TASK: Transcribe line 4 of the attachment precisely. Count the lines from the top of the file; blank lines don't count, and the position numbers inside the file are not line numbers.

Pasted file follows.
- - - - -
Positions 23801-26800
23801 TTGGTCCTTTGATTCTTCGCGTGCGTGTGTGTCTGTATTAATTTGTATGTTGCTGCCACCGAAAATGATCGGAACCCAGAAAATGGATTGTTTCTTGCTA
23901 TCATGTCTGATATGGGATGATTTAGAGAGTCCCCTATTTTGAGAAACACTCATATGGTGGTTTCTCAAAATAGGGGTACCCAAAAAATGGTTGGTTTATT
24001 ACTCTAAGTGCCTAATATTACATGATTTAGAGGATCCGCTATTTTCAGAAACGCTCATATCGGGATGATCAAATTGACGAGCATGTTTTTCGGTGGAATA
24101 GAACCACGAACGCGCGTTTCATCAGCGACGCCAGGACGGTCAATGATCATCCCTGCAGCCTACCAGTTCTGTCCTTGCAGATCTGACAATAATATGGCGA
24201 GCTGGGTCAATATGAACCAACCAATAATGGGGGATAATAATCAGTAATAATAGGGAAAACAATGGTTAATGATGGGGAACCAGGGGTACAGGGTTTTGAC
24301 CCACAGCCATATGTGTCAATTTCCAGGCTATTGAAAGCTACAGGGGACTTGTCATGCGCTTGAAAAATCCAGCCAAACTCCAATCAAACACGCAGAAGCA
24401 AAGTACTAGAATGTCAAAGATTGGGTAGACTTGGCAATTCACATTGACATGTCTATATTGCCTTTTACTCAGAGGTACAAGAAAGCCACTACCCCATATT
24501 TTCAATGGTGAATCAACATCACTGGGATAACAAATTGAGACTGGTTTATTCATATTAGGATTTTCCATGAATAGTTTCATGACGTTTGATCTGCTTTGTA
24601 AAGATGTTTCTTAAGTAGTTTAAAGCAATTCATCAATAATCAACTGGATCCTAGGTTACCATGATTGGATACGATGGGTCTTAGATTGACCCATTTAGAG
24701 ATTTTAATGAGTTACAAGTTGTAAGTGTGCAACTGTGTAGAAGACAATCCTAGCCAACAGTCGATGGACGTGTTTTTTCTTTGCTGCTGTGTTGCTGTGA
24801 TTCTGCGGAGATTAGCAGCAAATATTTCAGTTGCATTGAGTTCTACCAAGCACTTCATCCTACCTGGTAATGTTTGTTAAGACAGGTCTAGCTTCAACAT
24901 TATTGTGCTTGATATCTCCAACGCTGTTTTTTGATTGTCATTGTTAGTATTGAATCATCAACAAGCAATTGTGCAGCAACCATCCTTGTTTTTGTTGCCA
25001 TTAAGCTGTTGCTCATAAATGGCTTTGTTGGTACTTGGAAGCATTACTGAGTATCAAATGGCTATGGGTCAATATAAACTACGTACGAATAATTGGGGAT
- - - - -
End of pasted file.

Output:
24001 ACTCTAAGTGCCTAATATTACATGATTTAGAGGATCCGCTATTTTCAGAAACGCTCATATCGGGATGATCAAATTGACGAGCATGTTTTTCGGTGGAATA